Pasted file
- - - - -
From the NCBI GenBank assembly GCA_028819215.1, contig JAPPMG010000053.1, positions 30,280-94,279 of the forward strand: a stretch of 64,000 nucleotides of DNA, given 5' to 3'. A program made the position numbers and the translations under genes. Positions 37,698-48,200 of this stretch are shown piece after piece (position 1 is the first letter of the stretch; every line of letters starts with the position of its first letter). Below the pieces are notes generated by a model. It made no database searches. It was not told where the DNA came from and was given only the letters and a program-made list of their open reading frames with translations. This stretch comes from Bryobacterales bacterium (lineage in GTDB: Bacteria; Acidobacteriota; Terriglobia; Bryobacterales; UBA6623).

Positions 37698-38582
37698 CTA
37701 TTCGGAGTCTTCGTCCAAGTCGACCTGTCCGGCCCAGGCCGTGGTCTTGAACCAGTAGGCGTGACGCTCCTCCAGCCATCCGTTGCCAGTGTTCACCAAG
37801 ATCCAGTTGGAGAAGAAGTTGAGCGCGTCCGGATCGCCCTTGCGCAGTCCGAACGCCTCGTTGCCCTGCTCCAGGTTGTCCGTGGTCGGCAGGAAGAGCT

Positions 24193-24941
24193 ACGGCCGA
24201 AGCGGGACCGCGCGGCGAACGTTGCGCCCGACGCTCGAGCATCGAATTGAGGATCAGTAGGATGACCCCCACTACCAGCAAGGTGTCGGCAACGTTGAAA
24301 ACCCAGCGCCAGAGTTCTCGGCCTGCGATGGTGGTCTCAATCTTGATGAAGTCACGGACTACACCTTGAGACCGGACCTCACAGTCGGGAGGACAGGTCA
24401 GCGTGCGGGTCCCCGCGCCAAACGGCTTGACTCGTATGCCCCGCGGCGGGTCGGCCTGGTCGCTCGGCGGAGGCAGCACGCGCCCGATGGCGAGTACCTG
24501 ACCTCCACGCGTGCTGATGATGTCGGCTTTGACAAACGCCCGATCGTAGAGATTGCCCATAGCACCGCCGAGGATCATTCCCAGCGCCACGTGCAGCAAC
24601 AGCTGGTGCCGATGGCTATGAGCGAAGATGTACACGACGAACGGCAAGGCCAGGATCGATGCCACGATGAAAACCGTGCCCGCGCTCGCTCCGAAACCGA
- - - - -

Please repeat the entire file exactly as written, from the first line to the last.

From the NCBI GenBank assembly GCA_028819215.1, contig JAPPMG010000053.1, positions 30,280-94,279 of the forward strand: a stretch of 64,000 nucleotides of DNA, given 5' to 3'. A program made the position numbers and the translations under genes. Positions 37,698-48,200 of this stretch are shown piece after piece (position 1 is the first letter of the stretch; every line of letters starts with the position of its first letter). Below the pieces are notes generated by a model. It made no database searches. It was not told where the DNA came from and was given only the letters and a program-made list of their open reading frames with translations. This stretch comes from Bryobacterales bacterium (lineage in GTDB: Bacteria; Acidobacteriota; Terriglobia; Bryobacterales; UBA6623).

Positions 37698-38582
37698 CTA
37701 TTCGGAGTCTTCGTCCAAGTCGACCTGTCCGGCCCAGGCCGTGGTCTTGAACCAGTAGGCGTGACGCTCCTCCAGCCATCCGTTGCCAGTGTTCACCAAG
37801 ATCCAGTTGGAGAAGAAGTTGAGCGCGTCCGGATCGCCCTTGCGCAGTCCGAACGCCTCGTTGCCCTGCTCCAGGTTGTCCGTGGTCGGCAGGAAGAGCT

Positions 24193-24941
24193 ACGGCCGA
24201 AGCGGGACCGCGCGGCGAACGTTGCGCCCGACGCTCGAGCATCGAATTGAGGATCAGTAGGATGACCCCCACTACCAGCAAGGTGTCGGCAACGTTGAAA
24301 ACCCAGCGCCAGAGTTCTCGGCCTGCGATGGTGGTCTCAATCTTGATGAAGTCACGGACTACACCTTGAGACCGGACCTCACAGTCGGGAGGACAGGTCA
24401 GCGTGCGGGTCCCCGCGCCAAACGGCTTGACTCGTATGCCCCGCGGCGGGTCGGCCTGGTCGCTCGGCGGAGGCAGCACGCGCCCGATGGCGAGTACCTG
24501 ACCTCCACGCGTGCTGATGATGTCGGCTTTGACAAACGCCCGATCGTAGAGATTGCCCATAGCACCGCCGAGGATCATTCCCAGCGCCACGTGCAGCAAC
24601 AGCTGGTGCCGATGGCTATGAGCGAAGATGTACACGACGAACGGCAAGGCCAGGATCGATGCCACGATGAAAACCGTGCCCGCGCTCGCTCCGAAACCGA